Philippine President Rodrigo Duterte’s critics channel The Hunger Games in defiance
Used by the lead character Katniss Everdeen in the film series, the salute is a symbol of resistance in a dystopian future where youths are forced to engage in fight-to-the-death combat
Critics of Philippine President Rodrigo Duterte have adopted the three-finger salute from the hit Hunger Games films as a sign of resistance against his rule and drug war killings.
The sign is in contrast to Duterte’s own iconic gesture, a clenched fist raised at or above eye level that is immensely popular with his support but which opponents have likened to Nazi leader Adolf Hitler’s hand salute.
Opposition lawmakers and other members of a new anti-Duterte coalition performed the Hunger Games salute in unison on Monday while announcing protests on Thursday against what they said was his “path filled with violence, contempt for law and hate”.
“Yes, we adopted the three-finger salute to signify resistance, same as that of the Hunger Games trilogy,” House of Representatives member Gary Alejano said.
“It resonates with many young people,” said Emman Hizon, chief of staff of opposition Senator Risa Hontiveros, another of those who made the three-fingered salute.
Used by the lead character Katniss Everdeen in the Hunger Games series, the salute is a symbol of resistance in a dystopian future where youths are forced to engage in annual fight-to-the-death combat.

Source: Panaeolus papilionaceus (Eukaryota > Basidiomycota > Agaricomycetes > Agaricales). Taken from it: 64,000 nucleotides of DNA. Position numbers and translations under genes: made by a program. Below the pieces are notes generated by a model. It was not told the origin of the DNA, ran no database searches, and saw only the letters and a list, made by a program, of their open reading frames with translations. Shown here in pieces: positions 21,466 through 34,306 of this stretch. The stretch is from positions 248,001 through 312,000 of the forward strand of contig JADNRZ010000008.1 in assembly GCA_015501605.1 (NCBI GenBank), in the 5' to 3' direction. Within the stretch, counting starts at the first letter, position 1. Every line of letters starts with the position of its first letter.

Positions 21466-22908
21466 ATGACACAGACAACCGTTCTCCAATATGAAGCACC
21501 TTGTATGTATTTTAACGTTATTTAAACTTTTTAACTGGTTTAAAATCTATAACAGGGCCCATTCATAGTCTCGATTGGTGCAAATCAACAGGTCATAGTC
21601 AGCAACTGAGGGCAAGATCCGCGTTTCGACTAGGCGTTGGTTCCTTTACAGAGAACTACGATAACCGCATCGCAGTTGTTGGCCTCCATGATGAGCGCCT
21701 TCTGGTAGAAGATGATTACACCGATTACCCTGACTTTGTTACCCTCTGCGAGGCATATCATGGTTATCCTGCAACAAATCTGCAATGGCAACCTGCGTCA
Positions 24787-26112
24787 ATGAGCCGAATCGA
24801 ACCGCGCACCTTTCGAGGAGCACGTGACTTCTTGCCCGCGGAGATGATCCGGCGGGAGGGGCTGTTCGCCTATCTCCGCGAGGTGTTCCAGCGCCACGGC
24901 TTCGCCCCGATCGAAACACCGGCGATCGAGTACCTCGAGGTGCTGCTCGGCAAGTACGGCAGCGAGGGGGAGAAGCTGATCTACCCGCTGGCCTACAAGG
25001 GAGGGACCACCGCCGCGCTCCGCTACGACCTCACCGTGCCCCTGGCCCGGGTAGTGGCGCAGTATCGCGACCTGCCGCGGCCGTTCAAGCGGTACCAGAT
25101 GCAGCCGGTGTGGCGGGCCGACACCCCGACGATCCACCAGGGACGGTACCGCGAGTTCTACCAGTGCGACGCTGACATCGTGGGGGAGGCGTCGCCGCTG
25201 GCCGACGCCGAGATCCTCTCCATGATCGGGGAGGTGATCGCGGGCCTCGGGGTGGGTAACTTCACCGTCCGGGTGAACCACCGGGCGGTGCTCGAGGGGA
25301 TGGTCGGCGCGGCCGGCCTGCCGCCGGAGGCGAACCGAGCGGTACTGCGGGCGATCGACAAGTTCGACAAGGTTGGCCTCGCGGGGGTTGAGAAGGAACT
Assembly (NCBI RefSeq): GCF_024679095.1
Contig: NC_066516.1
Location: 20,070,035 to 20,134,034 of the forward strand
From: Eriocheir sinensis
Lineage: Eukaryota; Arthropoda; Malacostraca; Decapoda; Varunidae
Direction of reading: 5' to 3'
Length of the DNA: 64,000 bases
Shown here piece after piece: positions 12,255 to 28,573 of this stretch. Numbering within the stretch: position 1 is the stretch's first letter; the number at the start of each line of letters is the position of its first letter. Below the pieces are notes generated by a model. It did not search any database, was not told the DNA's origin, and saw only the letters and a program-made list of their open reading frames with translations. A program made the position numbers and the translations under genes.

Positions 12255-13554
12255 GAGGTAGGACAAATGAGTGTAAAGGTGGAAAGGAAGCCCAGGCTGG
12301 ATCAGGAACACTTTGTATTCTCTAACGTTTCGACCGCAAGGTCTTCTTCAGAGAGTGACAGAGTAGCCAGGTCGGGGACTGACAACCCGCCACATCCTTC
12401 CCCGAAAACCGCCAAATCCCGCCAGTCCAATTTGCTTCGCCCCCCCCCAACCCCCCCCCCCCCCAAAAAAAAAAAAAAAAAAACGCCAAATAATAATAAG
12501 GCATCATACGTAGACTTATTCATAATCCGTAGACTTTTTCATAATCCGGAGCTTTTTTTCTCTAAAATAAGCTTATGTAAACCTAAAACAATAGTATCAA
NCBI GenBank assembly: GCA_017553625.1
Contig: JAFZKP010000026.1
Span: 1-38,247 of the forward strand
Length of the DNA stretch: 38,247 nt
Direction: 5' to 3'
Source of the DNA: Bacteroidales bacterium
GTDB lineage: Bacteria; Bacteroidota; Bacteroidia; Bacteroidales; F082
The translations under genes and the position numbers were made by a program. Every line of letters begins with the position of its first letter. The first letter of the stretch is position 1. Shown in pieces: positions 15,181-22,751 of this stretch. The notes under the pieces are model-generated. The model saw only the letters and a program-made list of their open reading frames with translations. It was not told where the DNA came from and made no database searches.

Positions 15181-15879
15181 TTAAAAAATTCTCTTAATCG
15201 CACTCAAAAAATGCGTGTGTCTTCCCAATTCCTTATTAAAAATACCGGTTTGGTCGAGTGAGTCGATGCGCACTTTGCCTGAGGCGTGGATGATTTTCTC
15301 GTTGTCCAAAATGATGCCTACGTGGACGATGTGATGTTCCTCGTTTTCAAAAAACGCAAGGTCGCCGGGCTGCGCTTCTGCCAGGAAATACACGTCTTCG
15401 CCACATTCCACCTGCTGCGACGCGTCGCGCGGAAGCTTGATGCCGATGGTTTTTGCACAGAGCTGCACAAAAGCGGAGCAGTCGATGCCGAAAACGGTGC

The gesture has since been adopted by pro-democracy protesters in military junta-ruled Thailand. Thai protesters have been arrested for flashing the salute.
A pro-Duterte blogger known as “Thinking Pinoy” ridiculed the opposition’s Hunger Games salute, writing in a Facebook post they were like “girl scouts”.
Hand signs are powerful political symbols in the Philippines, a riotous democracy with a bloodstained history of military dictatorship.
A generation ago, activists used the “L” hand sign to show opposition to the dictatorship of Ferdinand Marcos, toppled in a bloodless “People Power” revolution in 1986.
Supporters of Marcos, who was accused of massive corruption and of killing, jailing and torturing dissidents during a 20-year rule, had countered with his “V for victory” sign.
Apart from anger over the drug war, in which police have reported killing more than 3,800 suspects, critics also allege Duterte is imposing a form authoritarian rule that could lead to another dictatorship.
They point to his support of the Marcos family, as well as efforts by his allies in Congress to impeach the Supreme Court chief justice and defund the Commission on Human Rights.
Duterte has repeatedly warned he may impose martial law, saying military rule could solve many of the nation’s problems.